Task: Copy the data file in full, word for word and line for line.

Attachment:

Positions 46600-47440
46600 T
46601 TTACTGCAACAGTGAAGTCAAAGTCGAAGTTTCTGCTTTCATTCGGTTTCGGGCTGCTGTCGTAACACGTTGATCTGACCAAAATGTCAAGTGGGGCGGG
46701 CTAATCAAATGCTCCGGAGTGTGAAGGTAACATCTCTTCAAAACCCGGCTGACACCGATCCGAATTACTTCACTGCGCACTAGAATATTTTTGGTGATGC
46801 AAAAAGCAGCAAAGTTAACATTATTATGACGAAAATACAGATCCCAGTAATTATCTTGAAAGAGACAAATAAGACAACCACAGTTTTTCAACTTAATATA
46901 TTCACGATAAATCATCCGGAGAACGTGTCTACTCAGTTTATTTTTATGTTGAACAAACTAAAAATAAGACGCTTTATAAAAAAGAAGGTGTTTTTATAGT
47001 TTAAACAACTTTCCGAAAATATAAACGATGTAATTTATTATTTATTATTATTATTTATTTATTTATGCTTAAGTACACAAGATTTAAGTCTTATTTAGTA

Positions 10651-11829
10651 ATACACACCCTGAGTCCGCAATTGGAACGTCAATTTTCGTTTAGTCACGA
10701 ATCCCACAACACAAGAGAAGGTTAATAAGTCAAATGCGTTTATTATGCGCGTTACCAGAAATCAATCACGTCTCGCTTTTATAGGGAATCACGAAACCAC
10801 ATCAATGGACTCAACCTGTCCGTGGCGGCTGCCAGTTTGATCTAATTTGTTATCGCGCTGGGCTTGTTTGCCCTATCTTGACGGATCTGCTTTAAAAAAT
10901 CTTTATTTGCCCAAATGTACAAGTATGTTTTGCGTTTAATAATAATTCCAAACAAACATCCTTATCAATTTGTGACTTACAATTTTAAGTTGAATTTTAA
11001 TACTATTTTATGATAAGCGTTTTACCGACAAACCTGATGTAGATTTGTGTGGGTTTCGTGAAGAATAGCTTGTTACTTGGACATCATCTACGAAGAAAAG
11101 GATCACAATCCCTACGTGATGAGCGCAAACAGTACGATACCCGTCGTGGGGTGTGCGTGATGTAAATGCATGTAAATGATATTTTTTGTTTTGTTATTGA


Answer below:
Positions 46600-47440
46600 T
46601 TTACTGCAACAGTGAAGTCAAAGTCGAAGTTTCTGCTTTCATTCGGTTTCGGGCTGCTGTCGTAACACGTTGATCTGACCAAAATGTCAAGTGGGGCGGG
46701 CTAATCAAATGCTCCGGAGTGTGAAGGTAACATCTCTTCAAAACCCGGCTGACACCGATCCGAATTACTTCACTGCGCACTAGAATATTTTTGGTGATGC
46801 AAAAAGCAGCAAAGTTAACATTATTATGACGAAAATACAGATCCCAGTAATTATCTTGAAAGAGACAAATAAGACAACCACAGTTTTTCAACTTAATATA
46901 TTCACGATAAATCATCCGGAGAACGTGTCTACTCAGTTTATTTTTATGTTGAACAAACTAAAAATAAGACGCTTTATAAAAAAGAAGGTGTTTTTATAGT
47001 TTAAACAACTTTCCGAAAATATAAACGATGTAATTTATTATTTATTATTATTATTTATTTATTTATGCTTAAGTACACAAGATTTAAGTCTTATTTAGTA

Positions 10651-11829
10651 ATACACACCCTGAGTCCGCAATTGGAACGTCAATTTTCGTTTAGTCACGA
10701 ATCCCACAACACAAGAGAAGGTTAATAAGTCAAATGCGTTTATTATGCGCGTTACCAGAAATCAATCACGTCTCGCTTTTATAGGGAATCACGAAACCAC
10801 ATCAATGGACTCAACCTGTCCGTGGCGGCTGCCAGTTTGATCTAATTTGTTATCGCGCTGGGCTTGTTTGCCCTATCTTGACGGATCTGCTTTAAAAAAT
10901 CTTTATTTGCCCAAATGTACAAGTATGTTTTGCGTTTAATAATAATTCCAAACAAACATCCTTATCAATTTGTGACTTACAATTTTAAGTTGAATTTTAA
11001 TACTATTTTATGATAAGCGTTTTACCGACAAACCTGATGTAGATTTGTGTGGGTTTCGTGAAGAATAGCTTGTTACTTGGACATCATCTACGAAGAAAAG
11101 GATCACAATCCCTACGTGATGAGCGCAAACAGTACGATACCCGTCGTGGGGTGTGCGTGATGTAAATGCATGTAAATGATATTTTTTGTTTTGTTATTGA